Initial jobless claims data were released this morning without any major new developments, largely as a result of seasonal effects. Last week saw claims come in at the lower end of their recent range at 209K.  This reading was revised up to 211K and this week’s release showed another small increase to 215K, which was slightly ahead of the 214K forecast. Although claims came in weaker than expected, they remain at strong levels.

Likewise, the four-week moving average came in pretty flat once again this week only falling by 0.5K.  With this modest improvement to 214.5K, through all of August, the moving average has been in a tight 2.25K range. This range is also still off of its lows set earlier this year in April.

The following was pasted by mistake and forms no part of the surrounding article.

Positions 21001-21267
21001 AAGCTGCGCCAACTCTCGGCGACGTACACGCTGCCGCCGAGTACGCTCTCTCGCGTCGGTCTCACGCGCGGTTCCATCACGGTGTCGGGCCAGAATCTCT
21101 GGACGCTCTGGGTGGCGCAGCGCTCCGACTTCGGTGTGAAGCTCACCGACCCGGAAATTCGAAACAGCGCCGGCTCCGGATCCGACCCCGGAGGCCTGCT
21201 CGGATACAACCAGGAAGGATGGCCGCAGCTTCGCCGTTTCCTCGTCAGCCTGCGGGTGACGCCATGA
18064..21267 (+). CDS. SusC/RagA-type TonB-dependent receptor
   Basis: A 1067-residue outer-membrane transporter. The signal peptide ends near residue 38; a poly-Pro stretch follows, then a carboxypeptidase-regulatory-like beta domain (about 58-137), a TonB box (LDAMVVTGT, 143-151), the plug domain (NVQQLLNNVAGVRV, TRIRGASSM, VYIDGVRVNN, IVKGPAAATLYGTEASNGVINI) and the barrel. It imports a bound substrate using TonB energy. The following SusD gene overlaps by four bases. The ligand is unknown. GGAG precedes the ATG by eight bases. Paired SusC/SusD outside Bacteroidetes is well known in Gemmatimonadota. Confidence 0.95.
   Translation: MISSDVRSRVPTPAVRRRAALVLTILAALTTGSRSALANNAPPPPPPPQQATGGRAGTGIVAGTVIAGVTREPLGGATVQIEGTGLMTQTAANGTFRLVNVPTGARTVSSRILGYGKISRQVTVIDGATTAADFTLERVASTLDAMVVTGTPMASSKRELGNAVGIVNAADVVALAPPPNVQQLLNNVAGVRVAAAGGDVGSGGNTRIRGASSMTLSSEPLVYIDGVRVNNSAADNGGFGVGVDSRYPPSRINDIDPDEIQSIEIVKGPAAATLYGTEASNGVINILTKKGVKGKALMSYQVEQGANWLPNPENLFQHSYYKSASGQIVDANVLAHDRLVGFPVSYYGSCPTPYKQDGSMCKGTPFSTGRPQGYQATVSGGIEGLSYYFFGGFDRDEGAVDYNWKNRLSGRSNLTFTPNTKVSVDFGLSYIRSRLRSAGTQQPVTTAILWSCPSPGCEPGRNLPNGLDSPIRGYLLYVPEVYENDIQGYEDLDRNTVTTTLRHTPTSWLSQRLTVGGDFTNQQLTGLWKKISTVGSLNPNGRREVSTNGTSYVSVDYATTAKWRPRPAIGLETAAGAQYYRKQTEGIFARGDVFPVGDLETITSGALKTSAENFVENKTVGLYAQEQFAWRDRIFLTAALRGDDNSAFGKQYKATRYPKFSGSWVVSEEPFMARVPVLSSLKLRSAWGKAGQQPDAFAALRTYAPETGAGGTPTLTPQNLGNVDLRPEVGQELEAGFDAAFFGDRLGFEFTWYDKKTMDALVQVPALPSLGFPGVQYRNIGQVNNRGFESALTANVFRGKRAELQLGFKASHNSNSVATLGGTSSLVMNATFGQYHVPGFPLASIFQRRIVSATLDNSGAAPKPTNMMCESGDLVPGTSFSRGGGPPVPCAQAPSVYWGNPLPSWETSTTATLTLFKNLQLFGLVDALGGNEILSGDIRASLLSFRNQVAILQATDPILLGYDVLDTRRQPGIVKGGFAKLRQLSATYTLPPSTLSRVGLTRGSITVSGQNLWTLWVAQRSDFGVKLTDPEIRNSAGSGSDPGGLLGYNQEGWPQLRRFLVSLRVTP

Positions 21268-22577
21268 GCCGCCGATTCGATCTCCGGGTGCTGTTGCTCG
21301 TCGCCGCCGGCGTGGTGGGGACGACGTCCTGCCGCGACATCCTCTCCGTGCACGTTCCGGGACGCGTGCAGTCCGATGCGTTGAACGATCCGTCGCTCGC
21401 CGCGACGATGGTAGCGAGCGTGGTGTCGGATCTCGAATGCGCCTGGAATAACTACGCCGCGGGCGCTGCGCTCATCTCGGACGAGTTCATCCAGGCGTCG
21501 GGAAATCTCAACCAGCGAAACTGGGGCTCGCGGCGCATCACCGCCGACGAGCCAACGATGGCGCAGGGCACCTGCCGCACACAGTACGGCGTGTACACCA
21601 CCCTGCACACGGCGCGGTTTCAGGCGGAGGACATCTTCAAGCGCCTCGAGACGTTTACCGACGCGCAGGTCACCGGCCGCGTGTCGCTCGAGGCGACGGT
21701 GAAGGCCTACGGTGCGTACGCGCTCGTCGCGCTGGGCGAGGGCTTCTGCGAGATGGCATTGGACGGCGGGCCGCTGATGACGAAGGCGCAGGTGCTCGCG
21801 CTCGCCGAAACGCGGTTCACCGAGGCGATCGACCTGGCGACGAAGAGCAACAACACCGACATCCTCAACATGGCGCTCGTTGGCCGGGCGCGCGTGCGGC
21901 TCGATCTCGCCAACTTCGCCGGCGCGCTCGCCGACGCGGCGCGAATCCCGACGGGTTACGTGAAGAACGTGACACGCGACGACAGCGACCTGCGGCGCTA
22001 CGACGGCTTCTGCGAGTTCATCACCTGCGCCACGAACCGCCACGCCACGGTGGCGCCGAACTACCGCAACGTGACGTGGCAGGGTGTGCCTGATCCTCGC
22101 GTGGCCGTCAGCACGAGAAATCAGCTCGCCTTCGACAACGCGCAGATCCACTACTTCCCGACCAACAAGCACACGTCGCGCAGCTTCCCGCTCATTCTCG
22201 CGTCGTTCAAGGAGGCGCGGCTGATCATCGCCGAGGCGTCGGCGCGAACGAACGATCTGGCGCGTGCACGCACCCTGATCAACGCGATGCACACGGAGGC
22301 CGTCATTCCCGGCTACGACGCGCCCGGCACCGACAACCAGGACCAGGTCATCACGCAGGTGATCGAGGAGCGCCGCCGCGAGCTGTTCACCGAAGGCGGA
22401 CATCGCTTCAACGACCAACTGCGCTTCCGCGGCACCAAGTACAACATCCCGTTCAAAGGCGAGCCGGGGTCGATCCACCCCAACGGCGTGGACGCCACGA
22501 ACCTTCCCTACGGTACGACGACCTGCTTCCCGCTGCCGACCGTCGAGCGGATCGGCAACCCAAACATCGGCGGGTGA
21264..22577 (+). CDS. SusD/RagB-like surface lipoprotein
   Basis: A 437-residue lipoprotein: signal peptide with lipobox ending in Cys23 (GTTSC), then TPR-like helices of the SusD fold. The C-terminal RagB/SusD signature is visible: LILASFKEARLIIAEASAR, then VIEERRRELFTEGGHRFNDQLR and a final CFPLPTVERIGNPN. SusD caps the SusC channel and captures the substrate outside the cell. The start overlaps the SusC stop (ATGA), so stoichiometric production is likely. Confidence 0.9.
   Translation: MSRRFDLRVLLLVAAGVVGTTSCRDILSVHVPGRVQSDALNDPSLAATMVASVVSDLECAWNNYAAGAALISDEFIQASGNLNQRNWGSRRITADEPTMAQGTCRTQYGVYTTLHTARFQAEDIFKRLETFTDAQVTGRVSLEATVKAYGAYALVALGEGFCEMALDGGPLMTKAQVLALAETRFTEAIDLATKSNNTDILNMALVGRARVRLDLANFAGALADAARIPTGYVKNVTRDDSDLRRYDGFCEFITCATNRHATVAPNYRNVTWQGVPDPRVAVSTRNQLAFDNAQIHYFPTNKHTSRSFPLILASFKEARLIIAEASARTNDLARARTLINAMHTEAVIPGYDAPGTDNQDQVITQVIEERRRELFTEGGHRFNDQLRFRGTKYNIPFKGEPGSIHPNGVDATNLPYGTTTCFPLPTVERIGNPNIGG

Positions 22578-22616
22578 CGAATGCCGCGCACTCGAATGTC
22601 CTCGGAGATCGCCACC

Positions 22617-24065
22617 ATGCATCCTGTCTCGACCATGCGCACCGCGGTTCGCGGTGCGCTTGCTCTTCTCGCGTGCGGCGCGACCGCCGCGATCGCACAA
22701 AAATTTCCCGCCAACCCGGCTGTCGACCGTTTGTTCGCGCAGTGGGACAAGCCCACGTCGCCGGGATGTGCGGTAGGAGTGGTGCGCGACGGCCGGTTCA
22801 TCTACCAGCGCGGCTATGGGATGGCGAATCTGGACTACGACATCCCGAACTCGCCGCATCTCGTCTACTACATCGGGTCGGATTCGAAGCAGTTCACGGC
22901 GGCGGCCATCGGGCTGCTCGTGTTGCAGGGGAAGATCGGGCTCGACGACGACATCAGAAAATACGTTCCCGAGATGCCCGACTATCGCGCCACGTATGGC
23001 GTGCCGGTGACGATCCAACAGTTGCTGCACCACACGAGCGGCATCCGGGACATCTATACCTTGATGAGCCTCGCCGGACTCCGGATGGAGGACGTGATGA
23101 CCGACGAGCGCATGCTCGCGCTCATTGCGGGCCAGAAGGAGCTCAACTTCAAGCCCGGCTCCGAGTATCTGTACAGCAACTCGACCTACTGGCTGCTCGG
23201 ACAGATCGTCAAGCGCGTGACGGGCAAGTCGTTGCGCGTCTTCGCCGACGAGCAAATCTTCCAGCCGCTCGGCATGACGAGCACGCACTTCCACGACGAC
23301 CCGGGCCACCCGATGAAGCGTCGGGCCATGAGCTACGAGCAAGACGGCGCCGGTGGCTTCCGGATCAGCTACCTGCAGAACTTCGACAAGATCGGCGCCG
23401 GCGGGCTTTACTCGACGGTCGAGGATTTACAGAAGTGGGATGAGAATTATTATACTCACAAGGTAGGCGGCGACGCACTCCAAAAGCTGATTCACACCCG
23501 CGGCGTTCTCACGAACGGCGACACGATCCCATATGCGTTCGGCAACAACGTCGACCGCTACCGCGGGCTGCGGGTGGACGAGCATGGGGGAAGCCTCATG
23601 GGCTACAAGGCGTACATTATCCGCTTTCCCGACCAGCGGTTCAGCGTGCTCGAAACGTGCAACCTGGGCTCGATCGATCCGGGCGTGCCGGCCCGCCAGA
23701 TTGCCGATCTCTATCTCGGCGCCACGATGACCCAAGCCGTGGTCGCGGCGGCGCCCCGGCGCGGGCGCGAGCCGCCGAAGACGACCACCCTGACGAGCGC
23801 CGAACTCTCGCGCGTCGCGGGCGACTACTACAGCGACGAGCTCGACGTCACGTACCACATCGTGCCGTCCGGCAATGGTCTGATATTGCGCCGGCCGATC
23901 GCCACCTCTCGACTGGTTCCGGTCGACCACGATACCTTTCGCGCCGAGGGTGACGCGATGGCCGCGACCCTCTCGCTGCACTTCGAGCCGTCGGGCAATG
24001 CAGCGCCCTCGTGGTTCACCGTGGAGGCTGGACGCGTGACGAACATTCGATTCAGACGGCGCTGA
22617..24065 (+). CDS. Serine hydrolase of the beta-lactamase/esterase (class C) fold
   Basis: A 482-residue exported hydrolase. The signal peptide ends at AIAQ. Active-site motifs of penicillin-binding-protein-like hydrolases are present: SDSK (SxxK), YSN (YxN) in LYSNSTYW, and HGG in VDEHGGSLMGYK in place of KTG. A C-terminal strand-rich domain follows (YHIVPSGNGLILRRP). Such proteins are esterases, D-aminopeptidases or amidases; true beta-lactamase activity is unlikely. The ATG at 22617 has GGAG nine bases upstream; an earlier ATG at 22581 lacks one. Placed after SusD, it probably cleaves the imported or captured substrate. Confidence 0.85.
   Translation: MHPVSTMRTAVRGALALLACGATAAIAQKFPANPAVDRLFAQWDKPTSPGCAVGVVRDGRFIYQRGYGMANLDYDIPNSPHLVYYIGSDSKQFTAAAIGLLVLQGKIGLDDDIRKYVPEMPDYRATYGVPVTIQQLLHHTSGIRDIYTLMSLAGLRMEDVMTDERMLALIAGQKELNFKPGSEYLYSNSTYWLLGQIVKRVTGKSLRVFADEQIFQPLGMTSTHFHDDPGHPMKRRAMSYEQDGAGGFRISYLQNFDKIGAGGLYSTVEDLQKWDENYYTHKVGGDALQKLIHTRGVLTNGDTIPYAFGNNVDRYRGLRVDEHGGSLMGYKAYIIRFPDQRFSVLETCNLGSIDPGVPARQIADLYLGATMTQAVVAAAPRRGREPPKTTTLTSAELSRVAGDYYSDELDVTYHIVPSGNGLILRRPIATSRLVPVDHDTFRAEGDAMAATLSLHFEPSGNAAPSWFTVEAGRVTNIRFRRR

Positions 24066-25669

Most of the reason for the lack of movement this week in initial jobless claims data is due to seasonal effects.  Looking back at the current week of the year (34th week) over the past ten years, non-seasonally adjusted claims has only seen an average week-over-week change, in absolute terms, of just 3.4K. As shown in the second chart below, that is the smallest change for any given week of the year.  That also actually makes this week’s 4.2K increase to 175.6K larger than normal.  But still sticking to the script of little changes as well as the broader trend of slowing improvements in labor data, this week’s NSA data was only 0.1K lower year over year. One important thing to consider with this minor improvement from last year, over the next couple of weeks, non-seasonally adjusted claims typically make their yearly low. In other words, in the coming weeks, we should be able to get a pretty good idea on how this year’s low stacks up to prior years of the cycle.   Start a two-week free trial to Bespoke Institutional to access our interactive economic indicators monitor and much more.

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